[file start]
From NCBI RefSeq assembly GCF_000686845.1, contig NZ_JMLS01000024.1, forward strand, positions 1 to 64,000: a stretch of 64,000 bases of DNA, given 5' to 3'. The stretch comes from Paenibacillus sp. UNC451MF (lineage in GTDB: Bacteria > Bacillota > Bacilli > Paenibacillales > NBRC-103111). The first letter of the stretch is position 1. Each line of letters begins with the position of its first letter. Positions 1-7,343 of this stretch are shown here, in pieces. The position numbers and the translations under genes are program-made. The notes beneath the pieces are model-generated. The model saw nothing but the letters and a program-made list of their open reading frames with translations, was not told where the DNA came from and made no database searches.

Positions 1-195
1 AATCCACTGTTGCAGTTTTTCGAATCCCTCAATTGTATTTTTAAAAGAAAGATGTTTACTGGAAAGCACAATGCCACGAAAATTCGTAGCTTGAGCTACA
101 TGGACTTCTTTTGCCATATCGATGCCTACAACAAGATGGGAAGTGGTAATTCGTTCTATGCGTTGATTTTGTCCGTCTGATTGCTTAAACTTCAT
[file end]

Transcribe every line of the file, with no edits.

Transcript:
From NCBI RefSeq assembly GCF_000686845.1, contig NZ_JMLS01000024.1, forward strand, positions 1 to 64,000: a stretch of 64,000 bases of DNA, given 5' to 3'. The stretch comes from Paenibacillus sp. UNC451MF (lineage in GTDB: Bacteria > Bacillota > Bacilli > Paenibacillales > NBRC-103111). The first letter of the stretch is position 1. Each line of letters begins with the position of its first letter. Positions 1-7,343 of this stretch are shown here, in pieces. The position numbers and the translations under genes are program-made. The notes beneath the pieces are model-generated. The model saw nothing but the letters and a program-made list of their open reading frames with translations, was not told where the DNA came from and made no database searches.

Positions 1-195
1 AATCCACTGTTGCAGTTTTTCGAATCCCTCAATTGTATTTTTAAAAGAAAGATGTTTACTGGAAAGCACAATGCCACGAAAATTCGTAGCTTGAGCTACA
101 TGGACTTCTTTTGCCATATCGATGCCTACAACAAGATGGGAAGTGGTAATTCGTTCTATGCGTTGATTTTGTCCGTCTGATTGCTTAAACTTCAT